“When Johnny and I first started thinking about doing something for the
Commonwealth Games eighteen months ago,” Brown recalls, “at first we
were just going to write a show, but then we decided that wasn't
ambitious enough. It's such a one-off occasion for the city that we
decided we had to go for it big style.”

While such unabashed chutzpah is admirable, it nevertheless begs the
question which any real life current affairs show must sometimes face,
of what happens if it's a particularly slow news day and the writers
don't have anything to work with?

“I know,” says Brown. “We're basically asking all these people to be
funny on demand, but there are safety nets. We story-boarded the soap
opera part of things in January, and we've said to the writers that as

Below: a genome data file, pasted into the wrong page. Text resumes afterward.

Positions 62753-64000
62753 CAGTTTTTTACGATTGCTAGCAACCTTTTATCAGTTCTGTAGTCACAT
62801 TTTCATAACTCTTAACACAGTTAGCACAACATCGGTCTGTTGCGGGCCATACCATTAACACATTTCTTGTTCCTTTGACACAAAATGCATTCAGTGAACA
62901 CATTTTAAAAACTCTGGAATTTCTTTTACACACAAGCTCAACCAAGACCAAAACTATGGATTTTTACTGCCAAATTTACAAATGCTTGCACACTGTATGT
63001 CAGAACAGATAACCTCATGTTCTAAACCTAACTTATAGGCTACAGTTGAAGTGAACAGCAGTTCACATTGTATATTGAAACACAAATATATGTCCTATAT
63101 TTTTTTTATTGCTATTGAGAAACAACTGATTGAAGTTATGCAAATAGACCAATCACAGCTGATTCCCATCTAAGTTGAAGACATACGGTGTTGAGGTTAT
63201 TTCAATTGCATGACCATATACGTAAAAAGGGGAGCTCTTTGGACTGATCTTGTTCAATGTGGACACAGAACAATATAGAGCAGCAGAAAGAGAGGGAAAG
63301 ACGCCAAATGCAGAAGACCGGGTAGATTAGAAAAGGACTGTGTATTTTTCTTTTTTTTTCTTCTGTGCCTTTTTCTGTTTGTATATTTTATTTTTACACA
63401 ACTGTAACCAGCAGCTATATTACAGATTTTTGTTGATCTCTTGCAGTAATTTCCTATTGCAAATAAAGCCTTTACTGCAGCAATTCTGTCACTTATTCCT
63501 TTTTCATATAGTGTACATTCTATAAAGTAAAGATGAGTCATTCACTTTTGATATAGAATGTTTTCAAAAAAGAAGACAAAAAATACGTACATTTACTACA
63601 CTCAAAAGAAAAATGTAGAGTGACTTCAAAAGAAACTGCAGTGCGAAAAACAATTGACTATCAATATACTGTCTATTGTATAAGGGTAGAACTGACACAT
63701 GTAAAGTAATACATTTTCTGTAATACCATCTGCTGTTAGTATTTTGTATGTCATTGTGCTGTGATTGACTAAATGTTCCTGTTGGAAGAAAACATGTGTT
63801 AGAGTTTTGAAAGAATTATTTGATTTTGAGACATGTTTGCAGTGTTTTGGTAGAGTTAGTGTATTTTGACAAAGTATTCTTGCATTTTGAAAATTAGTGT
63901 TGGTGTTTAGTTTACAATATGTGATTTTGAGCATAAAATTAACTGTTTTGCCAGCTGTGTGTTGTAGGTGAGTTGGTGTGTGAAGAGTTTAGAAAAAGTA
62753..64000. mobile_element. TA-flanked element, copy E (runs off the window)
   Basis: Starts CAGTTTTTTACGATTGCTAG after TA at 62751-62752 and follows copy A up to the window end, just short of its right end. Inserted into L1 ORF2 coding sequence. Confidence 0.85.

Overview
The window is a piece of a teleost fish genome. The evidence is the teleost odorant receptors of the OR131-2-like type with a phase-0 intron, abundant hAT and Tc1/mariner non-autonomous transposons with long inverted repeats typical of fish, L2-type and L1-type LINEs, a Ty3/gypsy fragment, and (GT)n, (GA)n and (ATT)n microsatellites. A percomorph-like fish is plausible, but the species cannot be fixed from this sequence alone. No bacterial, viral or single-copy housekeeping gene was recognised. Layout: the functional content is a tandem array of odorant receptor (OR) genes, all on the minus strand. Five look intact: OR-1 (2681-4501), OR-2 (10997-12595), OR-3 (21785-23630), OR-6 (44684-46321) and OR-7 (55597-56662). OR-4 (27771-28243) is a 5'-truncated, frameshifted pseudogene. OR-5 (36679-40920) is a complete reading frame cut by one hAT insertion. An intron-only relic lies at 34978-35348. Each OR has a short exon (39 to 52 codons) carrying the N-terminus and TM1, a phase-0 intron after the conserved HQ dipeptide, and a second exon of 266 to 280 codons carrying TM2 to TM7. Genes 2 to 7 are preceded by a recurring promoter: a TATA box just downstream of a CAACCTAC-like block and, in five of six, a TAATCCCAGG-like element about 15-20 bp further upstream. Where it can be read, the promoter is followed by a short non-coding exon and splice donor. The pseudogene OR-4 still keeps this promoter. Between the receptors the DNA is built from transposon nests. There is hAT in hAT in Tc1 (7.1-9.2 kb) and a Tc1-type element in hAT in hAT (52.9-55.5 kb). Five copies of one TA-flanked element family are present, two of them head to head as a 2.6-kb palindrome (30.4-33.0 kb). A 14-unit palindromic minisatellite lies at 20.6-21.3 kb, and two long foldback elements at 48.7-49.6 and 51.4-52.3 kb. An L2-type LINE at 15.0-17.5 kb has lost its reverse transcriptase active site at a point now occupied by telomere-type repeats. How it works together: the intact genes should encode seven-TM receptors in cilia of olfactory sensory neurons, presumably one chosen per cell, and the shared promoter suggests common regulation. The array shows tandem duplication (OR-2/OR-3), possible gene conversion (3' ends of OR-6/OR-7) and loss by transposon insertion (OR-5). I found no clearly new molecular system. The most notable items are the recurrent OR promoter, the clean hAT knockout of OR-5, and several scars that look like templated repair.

long as they hit certain points, they have carte blanche. Then the
daily writers can come in and see how the characters are developing and
respond to that.”

Taking the rise out of media folk has become a staple of TV comedy. In
America, both Saturday Night Live and the Chicago-based Second City
Revue have used sketches based on chat shows, game shows and soap
operas. In the UK, Drop The Dead Donkey similarly attempted to combine
up to the minute topical references with news-room based inter-personal
shenanigans. More recently, Twenty Twelve was an inspired mockumentary
style sit-com based around a fictional team behind the London 2012
Olympic Games.

If the show's mix of boardroom absurdities punctuated by meaningless
management-speak and PR buzzwords hit home, a sequel, W1A, which moved
the action to the BBC, who commissioned the programme, looked a tad
toothless.

Random Accomplice, however, aren't interested in biting the hand that